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Stephen Banda, Eze Castle Integration

How technical and human safeguards can mitigate social engineering attacks

The proliferation and growing sophistication of artificial intelligence (AI) could have serious implications for how cyber criminals coordinate attacks on the global economy. In what is already an unending arms race, with global corporations trying in vain to stay one step ahead of criminals and hactivists, the potential benefits of using AI and machine learning tools to develop new attack methods could be substantial.

That said, there could also be benefits to those whose job it is to keep firms safe and limit the scope and severity of attacks. Dmitri Alperovitch, the co-founder of information security firm CrowdStrike, was recently quoted in the UK newspaper, the Guardian*, as saying: “My prediction is it’s going to be more beneficial to the defensive side, because where AI shines is in massive data collection, which applies more to the defence than offence.”

What one cannot deny is that social engineering attacks have ballooned in recent years in tandem with the growing number of interconnected devices. 

“There has been an explosion in the number of connected devices and smart phones, leading to more network traffic and more data available for social engineering exploits,” comments Steve Banda (pictured), Senior Product Manager at Eze Castle Integration. 

Last year, Gartner Inc* forecast that there would be 20.4 billion connected devices by 2020 with Greater China, North America and Western Europe accounting for 67 per cent of the overall Internet of Things (IoT). 

Social engineering is the obvious starting point for cyber criminals as they exploit endpoint vulnerabilities and construct a way to capitalise on the weakness of humans.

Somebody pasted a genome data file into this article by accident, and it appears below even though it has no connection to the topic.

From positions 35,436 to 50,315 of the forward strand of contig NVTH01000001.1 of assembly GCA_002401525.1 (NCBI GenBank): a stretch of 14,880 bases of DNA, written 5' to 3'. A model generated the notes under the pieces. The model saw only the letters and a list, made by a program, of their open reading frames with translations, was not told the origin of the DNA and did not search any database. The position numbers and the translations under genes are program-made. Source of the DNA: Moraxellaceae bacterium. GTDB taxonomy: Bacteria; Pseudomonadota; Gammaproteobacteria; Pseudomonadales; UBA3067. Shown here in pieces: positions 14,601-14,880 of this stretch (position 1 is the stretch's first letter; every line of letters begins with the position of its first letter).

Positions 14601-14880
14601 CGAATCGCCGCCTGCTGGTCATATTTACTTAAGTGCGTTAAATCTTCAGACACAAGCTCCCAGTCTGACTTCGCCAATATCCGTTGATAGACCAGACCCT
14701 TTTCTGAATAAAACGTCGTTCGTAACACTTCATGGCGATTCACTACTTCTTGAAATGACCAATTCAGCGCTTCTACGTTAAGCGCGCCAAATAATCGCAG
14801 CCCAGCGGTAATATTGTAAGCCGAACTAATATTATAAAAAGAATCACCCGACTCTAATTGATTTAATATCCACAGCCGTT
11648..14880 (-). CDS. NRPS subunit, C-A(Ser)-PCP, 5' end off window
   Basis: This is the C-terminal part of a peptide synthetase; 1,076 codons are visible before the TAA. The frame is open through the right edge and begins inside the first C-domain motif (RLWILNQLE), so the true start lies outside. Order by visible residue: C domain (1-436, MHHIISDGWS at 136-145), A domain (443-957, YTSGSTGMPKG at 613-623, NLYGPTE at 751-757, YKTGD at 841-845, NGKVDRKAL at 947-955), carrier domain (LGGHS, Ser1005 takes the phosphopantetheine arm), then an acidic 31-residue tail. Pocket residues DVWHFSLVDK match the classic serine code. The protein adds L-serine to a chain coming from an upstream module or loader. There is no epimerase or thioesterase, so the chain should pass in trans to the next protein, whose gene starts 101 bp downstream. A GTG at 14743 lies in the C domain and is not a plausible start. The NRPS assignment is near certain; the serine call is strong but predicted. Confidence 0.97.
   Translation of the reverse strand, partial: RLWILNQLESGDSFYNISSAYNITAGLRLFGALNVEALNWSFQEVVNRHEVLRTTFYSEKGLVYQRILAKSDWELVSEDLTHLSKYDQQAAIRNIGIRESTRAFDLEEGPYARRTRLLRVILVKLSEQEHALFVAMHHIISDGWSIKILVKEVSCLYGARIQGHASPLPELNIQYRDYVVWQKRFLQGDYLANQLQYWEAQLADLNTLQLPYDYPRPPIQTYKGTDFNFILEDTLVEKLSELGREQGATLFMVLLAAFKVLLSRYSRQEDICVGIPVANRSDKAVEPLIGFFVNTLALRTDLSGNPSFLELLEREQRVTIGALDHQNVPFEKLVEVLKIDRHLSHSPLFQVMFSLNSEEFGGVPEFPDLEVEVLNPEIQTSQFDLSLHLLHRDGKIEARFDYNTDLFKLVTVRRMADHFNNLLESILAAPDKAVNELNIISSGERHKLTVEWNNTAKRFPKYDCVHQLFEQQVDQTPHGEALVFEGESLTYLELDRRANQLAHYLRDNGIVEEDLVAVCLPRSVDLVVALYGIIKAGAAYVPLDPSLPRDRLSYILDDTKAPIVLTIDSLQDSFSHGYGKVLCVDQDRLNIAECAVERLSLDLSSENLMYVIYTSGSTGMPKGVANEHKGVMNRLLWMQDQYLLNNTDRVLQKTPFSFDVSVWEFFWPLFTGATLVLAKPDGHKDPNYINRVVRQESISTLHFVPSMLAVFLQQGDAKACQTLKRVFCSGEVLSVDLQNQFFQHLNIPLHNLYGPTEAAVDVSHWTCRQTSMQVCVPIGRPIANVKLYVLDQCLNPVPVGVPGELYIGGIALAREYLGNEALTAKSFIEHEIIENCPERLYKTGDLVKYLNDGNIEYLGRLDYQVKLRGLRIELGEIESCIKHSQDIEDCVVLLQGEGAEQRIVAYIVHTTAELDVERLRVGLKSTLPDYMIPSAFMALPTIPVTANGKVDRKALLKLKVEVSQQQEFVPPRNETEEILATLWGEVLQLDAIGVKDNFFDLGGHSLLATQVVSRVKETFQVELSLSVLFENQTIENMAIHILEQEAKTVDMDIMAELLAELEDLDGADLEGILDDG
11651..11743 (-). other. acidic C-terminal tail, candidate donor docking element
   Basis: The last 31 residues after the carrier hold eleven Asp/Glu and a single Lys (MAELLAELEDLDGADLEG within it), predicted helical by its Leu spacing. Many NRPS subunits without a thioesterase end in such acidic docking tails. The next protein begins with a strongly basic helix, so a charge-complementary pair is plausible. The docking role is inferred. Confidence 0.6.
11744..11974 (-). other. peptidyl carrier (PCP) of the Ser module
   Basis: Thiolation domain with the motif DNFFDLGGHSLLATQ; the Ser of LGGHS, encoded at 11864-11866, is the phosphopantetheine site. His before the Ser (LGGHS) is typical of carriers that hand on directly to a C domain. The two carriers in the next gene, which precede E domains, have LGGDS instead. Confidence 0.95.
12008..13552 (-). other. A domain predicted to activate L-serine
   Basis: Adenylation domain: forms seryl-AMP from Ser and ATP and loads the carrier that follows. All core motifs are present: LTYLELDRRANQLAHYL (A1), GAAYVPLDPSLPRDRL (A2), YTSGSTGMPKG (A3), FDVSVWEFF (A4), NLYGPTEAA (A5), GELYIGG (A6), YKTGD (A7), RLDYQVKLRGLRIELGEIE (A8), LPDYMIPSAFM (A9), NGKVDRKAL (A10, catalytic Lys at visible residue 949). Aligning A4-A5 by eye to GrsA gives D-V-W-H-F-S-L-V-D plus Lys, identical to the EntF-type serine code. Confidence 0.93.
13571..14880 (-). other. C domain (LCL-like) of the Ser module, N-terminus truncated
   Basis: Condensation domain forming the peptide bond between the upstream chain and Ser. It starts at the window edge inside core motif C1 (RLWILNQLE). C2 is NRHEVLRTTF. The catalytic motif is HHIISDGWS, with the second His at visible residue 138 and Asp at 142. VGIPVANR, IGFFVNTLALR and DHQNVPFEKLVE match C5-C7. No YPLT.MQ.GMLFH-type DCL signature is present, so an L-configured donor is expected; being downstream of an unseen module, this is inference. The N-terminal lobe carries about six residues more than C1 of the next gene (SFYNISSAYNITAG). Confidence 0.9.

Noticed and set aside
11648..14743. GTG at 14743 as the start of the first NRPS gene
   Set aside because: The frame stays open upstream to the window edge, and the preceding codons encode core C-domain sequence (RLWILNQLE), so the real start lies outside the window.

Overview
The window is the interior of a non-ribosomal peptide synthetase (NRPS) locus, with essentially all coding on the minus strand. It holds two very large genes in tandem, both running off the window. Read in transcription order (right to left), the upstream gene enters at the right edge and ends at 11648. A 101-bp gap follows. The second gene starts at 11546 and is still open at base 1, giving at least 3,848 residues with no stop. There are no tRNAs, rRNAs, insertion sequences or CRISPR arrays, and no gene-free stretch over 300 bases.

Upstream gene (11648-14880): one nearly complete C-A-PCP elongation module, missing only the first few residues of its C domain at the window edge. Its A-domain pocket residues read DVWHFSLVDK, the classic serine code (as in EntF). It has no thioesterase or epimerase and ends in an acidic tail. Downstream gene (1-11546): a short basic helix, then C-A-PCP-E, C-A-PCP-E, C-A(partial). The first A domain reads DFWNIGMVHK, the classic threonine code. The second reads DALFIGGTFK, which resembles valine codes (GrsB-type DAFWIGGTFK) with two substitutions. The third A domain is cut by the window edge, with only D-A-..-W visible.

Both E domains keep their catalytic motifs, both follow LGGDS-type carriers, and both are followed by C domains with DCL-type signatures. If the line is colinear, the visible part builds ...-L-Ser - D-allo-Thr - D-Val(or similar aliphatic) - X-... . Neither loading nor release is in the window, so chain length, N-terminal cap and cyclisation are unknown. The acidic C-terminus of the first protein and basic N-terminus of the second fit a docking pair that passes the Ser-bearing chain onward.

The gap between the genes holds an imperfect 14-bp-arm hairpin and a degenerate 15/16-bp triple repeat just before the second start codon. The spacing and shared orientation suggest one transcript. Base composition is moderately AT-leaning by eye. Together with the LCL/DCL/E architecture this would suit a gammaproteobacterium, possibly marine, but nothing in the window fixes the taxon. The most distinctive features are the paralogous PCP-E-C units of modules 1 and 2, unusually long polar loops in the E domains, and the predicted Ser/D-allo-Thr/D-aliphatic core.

That trend is nothing new but as Banda explains, “We are starting to see that some of these attacks are not only financially motivated but also politically motivated. At the same time, hactivist and espionage groups are becoming more active in launching sophisticated attacks.

“Take a wire transfer scam as an example, which are more successful than one may think as it preys on an employee’s nature to be helpful and responsive to senior management requests. The scenario often starts with an employee receiving an email asking for a wire transaction to be initiated in another system. The email looks credible, and the end user is not being asked to simply click on a link in an email (like historic phishing scams).

“Behind the email, the attacker orchestrates an entirely fictitious environment in which the individual thinks they are executing a wire transfer securely. That type of attack is becoming something that is quite scary and highlights the importance of employee training around process adherence and security policies. 

“Stealing credentials is another type of threat method that has been in play for a while and continues to evolve as are short-term opportunistic phishing attacks,” says Banda. “With the latter, attackers leverage timely, top-of-mind events such as tax season to try and trick people. On the flipside, Eze Castle Integration sees long-term phishing attacks where attackers take time to work through an organisation. 

In a long term attack, there is no instantaneous harm done to one’s organisation. That advanced persistent threat is dangerous because the hacker can sit in the background, quietly monitoring an organisation, seeing how emails are worded, and what the organisational structure is. 

But there are plenty of safeguards that firms can take, both technical and human, and this is something that Eze Castle Integration is particularly focused on with its Eze Phishing and Training Program.

A layered approach for protection